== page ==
Friday, January 22, 2016

A Note on Catalan Romanesque Painting and Church Furniture in the Museo Nacional at Montjuïc

One of the great pleasures of visiting Spain is that, despite the violence that has been visited on her churches and abbeys from time to time, by and large its ecclesiastical heritage has remained far more intact and organically preserved than the rest of Europe. Even Italy, which may not have had the Reformation, saw not a little damage at the hands of the counter-Reformation to its older ecclesiastical heritage. Thus, Spain’s cathedrals are often fascinating and surprisingly harmonious hodgepodges of Gothic architecture, Renaissance silver and ironwork and Baroque altarpieces, or any other combination of the above. For better or worse, though, its heritage of Romanesque painting can largely now only be seen in museums such as the Museo Nacional in Barcelona’s Parc de Montjuïc.

I was, admittedly, not at my best when I visited it about two years ago in the autumn. Tripping over a low bench in the dark of my hotel room had left me face-planted with a touch of rug burn and a rather extragant nosebleed, so I spent most of the rest of the trip with a rather arresting bruise on my face. However, I do remember the absolutely stupendous collection of Romanesque frescoes taken from all over Catalonia, many of them apses and whole church interiors. One might wish these remained in situ, but given the vagaries of history and renovation, perhaps they are safer here.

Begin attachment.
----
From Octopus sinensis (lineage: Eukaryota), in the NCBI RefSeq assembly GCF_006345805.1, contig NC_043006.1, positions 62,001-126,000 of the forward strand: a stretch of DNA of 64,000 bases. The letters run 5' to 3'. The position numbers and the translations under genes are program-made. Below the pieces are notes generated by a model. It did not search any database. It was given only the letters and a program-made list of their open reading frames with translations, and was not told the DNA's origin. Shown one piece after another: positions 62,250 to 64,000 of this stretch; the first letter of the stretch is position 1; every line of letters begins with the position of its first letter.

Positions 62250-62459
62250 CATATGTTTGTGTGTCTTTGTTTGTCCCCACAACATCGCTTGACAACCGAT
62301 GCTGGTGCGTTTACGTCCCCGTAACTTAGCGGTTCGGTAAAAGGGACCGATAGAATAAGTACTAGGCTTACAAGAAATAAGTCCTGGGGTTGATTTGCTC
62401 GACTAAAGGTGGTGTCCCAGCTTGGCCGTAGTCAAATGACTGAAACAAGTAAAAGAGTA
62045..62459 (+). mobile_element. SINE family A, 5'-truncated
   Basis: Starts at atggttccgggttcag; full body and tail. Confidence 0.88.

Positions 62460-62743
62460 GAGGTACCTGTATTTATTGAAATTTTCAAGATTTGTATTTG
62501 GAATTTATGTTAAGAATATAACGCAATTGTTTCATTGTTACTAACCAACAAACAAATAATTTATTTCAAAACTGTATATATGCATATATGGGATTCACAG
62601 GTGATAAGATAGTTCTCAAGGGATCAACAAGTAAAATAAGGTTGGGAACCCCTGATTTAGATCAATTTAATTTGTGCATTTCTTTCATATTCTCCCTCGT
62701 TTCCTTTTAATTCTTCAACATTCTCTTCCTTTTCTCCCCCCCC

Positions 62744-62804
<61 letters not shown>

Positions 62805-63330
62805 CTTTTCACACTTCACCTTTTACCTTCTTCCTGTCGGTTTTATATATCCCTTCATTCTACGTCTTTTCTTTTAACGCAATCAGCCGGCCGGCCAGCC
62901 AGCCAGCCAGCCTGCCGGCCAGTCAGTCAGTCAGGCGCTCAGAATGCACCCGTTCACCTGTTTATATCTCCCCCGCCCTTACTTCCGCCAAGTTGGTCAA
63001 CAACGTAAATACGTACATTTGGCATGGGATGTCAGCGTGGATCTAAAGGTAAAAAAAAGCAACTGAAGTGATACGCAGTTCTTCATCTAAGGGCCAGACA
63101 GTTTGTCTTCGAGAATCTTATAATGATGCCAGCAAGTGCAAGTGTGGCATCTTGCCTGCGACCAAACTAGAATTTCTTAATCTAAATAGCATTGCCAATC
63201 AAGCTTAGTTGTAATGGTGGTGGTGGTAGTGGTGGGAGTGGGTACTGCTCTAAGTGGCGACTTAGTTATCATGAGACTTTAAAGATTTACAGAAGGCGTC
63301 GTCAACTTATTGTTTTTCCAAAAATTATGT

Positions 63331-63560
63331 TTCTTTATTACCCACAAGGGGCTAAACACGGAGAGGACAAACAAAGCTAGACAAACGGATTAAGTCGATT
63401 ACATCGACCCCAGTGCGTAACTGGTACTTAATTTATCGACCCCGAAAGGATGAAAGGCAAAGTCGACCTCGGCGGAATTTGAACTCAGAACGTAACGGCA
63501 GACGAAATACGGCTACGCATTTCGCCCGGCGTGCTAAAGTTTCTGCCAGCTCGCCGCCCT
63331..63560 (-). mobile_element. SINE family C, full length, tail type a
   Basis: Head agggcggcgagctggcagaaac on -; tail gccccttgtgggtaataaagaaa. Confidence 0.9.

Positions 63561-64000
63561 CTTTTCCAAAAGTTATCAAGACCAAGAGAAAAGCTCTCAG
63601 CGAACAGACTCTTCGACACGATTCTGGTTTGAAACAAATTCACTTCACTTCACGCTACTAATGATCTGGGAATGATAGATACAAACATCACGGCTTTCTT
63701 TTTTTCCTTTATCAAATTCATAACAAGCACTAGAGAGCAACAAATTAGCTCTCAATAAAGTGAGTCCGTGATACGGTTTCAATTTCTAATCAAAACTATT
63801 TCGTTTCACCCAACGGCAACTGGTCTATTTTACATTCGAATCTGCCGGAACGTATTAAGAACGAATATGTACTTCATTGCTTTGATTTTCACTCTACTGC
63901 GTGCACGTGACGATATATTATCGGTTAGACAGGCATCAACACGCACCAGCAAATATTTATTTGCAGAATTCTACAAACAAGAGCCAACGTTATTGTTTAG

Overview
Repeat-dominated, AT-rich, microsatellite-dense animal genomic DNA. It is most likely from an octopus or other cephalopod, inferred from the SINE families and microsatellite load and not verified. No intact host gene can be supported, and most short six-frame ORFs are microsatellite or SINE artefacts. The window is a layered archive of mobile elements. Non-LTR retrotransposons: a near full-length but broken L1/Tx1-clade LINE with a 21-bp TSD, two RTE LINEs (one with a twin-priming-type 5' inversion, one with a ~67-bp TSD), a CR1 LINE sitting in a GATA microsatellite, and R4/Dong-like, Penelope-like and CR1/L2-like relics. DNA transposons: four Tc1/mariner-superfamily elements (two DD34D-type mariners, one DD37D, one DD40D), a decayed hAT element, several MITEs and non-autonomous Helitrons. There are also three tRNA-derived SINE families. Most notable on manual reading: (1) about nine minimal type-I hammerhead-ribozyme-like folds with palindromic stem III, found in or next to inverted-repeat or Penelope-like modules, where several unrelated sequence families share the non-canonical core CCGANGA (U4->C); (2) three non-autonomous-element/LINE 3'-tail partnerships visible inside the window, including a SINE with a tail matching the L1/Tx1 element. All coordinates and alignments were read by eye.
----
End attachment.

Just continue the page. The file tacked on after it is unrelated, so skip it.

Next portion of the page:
I am no apologist of primitivism for its own sake—Picasso allegedly was inspired by some of these vast and occasionally weird images—but there is both a beautiful clarity of line and a moving otherworldliness to these stunning and simple, but never crude images. Admitted, there is also a bit which to the modern eye seems jumbled, preposterous or comic (the phrase "derpy kings" popped into my head at one point), but is easy to overlook these bits and concentrate on the static, almost Egyptian grandeur of these images, populated by vast and unmoving seraphim and distinctly un-Egyptian, whirling clouds of angels and winged Evangelical beasts and thick-outlined Pantocrators.

Even more exciting for the student of liturgy is their collection, interspersed with wooden altar frontals (some decorated with martyrdoms of an almost comic directness), the undersides of canopies, and even the remnants of a baldachin. It is all colorful and clear with the rich clarity of a manuscript illumination, and, while there is great charm in grey Gothic and greyer Romanesque, we ought to recall this esoteric riot of color and figures graced every church of Christendom until time or the tide of revolution washed it away.

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